Workplaces need to catch up with expectations regarding anti-bullying
A Deakin organisational psychologist has warned the recent bullying complaint levelled against the Australian Olympic Commission (AOC) shows the evolving expectations of acceptable treatment in a modern workplace.
Professor Michael Leiter, from Deakin University’s School of Psychology, said changes in expectations over recent decades meant employers were increasingly responsible for assuring a “psychologically healthy workplace” for their employees.
“Negative social encounters are one of the more distressing events in a workday, so maintaining a positive workplace social culture has become a central task for organisational leadership,” he said.
“During the 20th century there was a move towards workplaces having responsibility for employees’ physical safety — a lot of government regulation was introduced to prevent injury at work.
“But moving into the 21st century, that responsibility has expanded into protecting an employee’s psychological and mental wellbeing as well.
“So workers’ rights have expanded and people are becoming more expectant in receiving the respect they deserve, but often this isn’t matched with an increased willingness to give it to others.
Professor Leiter said this mismatch of expectation and behaviour could then be exacerbated if the workplace culture meant issues were not dealt with quickly.
“The accusation of the AOC case seems to be that the leadership is either being neglectful of its responsibilities for responding to complaints or is deliberately encouraging intimidation as a compliance strategy,” Professor Leiter said.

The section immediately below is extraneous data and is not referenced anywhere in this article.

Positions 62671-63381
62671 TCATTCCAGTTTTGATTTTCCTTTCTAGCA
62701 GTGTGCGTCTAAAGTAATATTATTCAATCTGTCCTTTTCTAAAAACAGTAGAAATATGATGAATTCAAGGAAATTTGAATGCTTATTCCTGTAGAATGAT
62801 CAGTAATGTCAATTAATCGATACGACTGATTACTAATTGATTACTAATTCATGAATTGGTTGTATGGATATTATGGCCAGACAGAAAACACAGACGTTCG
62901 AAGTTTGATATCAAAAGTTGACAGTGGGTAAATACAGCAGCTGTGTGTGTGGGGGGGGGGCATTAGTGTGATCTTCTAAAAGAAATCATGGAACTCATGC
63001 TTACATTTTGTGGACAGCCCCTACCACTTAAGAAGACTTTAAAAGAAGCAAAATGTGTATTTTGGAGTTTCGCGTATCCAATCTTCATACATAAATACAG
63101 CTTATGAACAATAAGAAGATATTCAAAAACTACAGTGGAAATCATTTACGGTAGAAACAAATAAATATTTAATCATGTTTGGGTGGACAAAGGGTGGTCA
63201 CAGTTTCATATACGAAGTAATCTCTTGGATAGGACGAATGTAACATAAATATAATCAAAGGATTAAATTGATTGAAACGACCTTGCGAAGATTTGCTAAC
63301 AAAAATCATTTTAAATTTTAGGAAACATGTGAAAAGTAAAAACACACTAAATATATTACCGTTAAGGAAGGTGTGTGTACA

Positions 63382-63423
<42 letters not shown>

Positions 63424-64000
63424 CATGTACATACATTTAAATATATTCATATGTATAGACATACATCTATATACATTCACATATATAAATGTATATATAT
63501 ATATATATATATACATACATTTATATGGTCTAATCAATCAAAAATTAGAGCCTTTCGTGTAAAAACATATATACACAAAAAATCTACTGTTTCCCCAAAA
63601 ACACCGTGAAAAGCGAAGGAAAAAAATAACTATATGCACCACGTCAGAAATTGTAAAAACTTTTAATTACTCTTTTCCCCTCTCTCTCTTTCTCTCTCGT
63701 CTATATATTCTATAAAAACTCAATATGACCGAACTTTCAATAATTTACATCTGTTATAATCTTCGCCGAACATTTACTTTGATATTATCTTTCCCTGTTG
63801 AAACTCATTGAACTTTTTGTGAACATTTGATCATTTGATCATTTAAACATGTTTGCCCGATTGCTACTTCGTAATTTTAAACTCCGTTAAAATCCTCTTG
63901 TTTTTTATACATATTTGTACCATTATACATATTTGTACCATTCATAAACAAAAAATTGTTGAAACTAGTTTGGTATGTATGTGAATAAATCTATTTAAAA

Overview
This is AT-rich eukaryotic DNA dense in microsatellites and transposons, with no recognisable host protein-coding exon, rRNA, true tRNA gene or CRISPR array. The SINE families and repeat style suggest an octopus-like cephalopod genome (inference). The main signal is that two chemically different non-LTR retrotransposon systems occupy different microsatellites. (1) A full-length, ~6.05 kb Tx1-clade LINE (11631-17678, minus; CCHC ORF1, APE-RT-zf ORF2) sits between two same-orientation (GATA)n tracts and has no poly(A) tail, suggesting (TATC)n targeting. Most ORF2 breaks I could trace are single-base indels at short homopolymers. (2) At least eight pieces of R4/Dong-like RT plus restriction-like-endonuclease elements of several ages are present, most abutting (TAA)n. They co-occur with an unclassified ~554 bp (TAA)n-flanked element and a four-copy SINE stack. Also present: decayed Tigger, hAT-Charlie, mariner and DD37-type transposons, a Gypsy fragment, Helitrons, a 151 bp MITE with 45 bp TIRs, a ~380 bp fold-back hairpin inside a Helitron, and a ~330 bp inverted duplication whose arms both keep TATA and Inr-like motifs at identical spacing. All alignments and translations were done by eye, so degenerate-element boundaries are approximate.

But he said designing and implementing procedures to deal with complaints was very difficult.
“Those charged with running the procedures are still employees of the organisation with some challenges in bringing top management to account. And even when procedures are in place, employees may not trust that they can use them with impunity,” he said.
“It’s interesting that in the recent Fox News harassment cases in the US that Fox HR claimed no-one used their formal procedures and those who claimed harassment said they did not know the procedures existed.”
Professor Leiter said the larger issue was that with the shift in values, organisations could not simply take it for granted that things would seamlessly move towards a more respectful workplace.
“It takes active, positive efforts, and that means focusing on a number of small actions, not simply a grand ideal,” he said.
Professor Leiter said in most workplaces, issues came down to one thing — a lack of basic civility.
“The most distressing thing most people have to deal with at work is being treated unpleasantly.
This can have a huge impact on people’s mental health, and my research has found that absences go down when civility improves,” he said.
Professor Leiter has developed the SCORE — Strengthening a Culture Of Respect and Engagement — process to help workgroups integrate respect into their day-to-day encounters.
“We can always get better at showing respect in our everyday interactions, and this also comes down to the fact that we don’t express enough appreciation to each other.
“But how do we actually do that? It’s clearly an awkward thing to do because we aren’t doing it enough.
“I usually get team members to start by making a deliberate effort to compliment three of their colleagues per week and then reflect on how that positive behaviour made them feel.
“The right organisational process begins with a shared commitment to having a respectful workplace and then moves to translating that lofty intention into specific actions that make that value an actual part of employees’ workday.”
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